Most visitors to The Nature Conservancy's McCloud River Preserve come for world-class fly fishing, but this remote location provides great hiking, as well.
A 19-mile drive from Highway 89 in the town of McCloud, Calif., on a rough road, this hidden treasure sits at the intersection of the Cascade Mountains to the north and Sierras to the south. The result is an exceptionally high diversity of plant and animal life. Visitor logs have recorded recent sightings of river otter, bear cubs, deer, rattlesnakes, quail, kingfisher and osprey. Even wolverine and spotted owls have been spotted here.
To reach the McCloud River Preserve, take Interstate 5 south to the McCloud/Route 89 exit. In the town of McCloud, turn right at the gas station onto Squaw Valley Road and set your trip odometer. Bear right at 9.3 miles, staying on FS road 11. At the 11.9-mile mark, turn right at the sign for "Ah-di-na" campground and the McCloud River Preserve. The road gets progressively rougher from this point: high clearance vehicles are recommended. At the 18-mile mark you'll pass the Forest Service "Ah-di-na" campground. Park near the end of the road at the 19-mile mark.
After parking at the end of a U.S. Forest Service road, cross a foot bridge and follow the sign to the preserve, which you'll reach after walking a gently descending, one-third mile walk along the lower McCloud River. At the preserve entrance you will find a picnic area, staff cabins and an information kiosk with variety of interpretive materials and maps.
Anglers, you'll need to sign out one of the five walk-on tags at the kiosk, or wait until someone else is finished and returns a tag. Five additional tags are available by advance reservation. This section of river hosts many carefully guarded fishing holes where anglers have recorded catching rainbow trout longer than 20 inches and brown trout up to 36 inches long. Fishing is catch-and-release only with flies or artificial lures with barbless hooks.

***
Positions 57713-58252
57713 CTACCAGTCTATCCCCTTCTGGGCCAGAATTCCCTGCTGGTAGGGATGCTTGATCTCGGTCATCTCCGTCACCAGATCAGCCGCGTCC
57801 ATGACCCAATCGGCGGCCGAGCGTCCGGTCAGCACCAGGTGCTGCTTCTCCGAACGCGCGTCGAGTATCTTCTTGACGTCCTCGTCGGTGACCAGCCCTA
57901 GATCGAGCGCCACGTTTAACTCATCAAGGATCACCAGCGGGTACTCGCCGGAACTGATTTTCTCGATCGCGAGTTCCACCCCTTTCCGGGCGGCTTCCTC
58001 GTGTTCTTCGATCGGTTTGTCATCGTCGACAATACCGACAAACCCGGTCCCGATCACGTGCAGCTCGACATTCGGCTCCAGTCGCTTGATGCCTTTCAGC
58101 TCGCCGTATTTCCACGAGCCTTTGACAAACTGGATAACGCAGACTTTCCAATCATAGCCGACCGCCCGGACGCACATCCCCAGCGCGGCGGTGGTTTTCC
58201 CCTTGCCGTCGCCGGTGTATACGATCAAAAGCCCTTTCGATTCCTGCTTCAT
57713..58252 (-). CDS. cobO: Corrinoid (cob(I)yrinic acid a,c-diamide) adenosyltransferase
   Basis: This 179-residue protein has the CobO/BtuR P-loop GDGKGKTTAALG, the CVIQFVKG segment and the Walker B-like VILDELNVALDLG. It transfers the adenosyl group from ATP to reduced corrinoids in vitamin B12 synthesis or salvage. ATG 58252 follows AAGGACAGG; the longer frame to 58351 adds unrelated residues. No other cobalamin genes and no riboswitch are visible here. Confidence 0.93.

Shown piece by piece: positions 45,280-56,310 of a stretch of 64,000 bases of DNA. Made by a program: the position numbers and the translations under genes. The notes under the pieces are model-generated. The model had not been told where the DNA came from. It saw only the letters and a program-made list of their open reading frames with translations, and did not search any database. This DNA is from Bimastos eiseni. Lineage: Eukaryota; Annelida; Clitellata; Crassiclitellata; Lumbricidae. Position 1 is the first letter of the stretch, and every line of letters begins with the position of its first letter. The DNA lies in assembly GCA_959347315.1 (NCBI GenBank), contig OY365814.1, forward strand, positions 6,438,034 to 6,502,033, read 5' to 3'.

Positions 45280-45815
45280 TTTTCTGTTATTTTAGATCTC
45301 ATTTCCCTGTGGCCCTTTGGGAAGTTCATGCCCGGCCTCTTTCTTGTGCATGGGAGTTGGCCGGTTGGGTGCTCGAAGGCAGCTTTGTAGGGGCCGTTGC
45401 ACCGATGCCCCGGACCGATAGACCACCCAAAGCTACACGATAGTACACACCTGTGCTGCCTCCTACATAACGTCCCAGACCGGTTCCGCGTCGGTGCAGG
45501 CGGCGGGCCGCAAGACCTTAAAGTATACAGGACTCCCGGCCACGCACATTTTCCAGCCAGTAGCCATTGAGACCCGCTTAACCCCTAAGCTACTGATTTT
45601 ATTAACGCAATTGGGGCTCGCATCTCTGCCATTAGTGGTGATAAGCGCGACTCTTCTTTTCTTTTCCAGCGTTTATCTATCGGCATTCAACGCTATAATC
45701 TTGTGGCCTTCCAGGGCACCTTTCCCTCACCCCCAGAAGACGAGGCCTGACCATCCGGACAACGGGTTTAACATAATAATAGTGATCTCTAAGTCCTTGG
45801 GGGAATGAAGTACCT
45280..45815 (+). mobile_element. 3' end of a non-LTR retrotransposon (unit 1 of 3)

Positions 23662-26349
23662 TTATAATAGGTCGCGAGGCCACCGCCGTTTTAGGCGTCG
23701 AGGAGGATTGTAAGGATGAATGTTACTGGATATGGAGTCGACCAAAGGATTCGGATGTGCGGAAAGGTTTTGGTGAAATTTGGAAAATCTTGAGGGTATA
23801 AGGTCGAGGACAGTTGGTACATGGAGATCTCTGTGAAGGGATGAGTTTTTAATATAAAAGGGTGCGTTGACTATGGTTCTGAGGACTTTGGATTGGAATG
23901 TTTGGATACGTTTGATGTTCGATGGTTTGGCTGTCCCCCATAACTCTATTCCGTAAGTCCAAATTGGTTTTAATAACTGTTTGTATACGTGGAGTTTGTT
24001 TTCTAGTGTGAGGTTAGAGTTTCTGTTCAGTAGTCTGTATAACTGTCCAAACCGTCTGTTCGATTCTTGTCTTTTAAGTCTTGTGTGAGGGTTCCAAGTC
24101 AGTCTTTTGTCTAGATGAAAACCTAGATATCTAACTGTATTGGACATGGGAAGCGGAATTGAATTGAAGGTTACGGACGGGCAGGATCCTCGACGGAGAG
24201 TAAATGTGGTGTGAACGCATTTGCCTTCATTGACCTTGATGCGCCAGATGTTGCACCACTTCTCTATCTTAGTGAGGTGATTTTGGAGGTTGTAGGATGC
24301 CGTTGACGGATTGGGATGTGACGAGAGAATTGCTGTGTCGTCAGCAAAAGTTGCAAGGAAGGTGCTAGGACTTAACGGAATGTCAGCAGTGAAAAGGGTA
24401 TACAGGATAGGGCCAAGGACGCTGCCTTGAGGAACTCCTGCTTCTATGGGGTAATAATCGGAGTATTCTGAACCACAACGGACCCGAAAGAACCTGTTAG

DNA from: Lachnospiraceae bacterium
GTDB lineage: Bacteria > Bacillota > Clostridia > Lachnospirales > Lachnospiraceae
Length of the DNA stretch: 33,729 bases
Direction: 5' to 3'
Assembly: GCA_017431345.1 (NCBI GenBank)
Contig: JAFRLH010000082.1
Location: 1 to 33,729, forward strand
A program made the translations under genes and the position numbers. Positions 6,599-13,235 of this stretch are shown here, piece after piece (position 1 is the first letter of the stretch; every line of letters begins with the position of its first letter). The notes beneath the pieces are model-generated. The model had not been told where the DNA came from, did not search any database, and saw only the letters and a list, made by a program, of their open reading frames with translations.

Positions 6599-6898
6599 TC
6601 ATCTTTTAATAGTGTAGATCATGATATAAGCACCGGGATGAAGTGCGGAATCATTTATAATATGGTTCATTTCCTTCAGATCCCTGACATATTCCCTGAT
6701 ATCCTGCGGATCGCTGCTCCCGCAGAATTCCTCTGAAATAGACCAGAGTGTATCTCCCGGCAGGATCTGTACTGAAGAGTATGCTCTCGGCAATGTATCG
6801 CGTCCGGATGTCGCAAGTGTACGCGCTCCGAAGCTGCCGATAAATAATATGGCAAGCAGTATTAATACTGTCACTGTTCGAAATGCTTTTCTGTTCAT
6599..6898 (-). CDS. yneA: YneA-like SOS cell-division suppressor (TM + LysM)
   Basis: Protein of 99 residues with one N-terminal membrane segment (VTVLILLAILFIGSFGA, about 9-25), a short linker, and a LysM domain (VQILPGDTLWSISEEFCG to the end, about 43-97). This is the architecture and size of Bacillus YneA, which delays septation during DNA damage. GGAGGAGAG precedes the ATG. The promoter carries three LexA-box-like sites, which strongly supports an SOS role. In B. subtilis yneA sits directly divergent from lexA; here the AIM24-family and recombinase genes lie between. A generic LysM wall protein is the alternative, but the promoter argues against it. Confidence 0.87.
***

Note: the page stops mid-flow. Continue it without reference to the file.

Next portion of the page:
Pick up a trail map here before heading out, as it shows the location of the best swimming holes.
The old-growth Douglas fir, Ponderosa pine and incense cedar growing on this trail are rare in the heavily logged McCloud drainage and are generally confined to the inner-river canyon around this preserve. This pocket of wildness attracted the interest of a group of individuals who purchased the land from the Central Pacific Railroad as a retreat. They donated part of their holding to The Nature Conservancy in 1973.
The three-mile-long trail heading downstream from the buildings first crosses a creek and passes by remnants of pit dwellings constructed long ago by the Wintu tribe. Beneath the larger conifers, you'll find Pacific dogwood and big-leaf maple and an occasional yew. Look carefully on the moister areas of the forest floor and you'll see the heart-shaped wild ginger.
The trail parallels the river for 2.6 miles. Although the trail only has one extended steep climb, it has rocky stretches. In several open spots, you'll find yourself far above the river in a drier ecosystem with canyon live oak. Poison oak is common on this trail, so consider wearing long pants.
Several limestone outcrops offer habitat to two species that occur only in a small area in and adjacent to this preserve: the Shasta salamander and a plant called Shasta eupatory. The trail ends with a sign and rope at the property boundary. Trace your steps to return.
Spring, summer and fall offer unique experiences in the preserve, but check the weather first, as snow and wet conditions can make the already difficult road treacherous.
For more information, visit The Nature Conservancy website at www.nature.org/wherewework/northamerica/states/california/preserves/art9786.html or call 530-926-4366.
Daniel Newberry is a freelance writer living in the Applegate Valley. Reach him at firstname.lastname@example.org.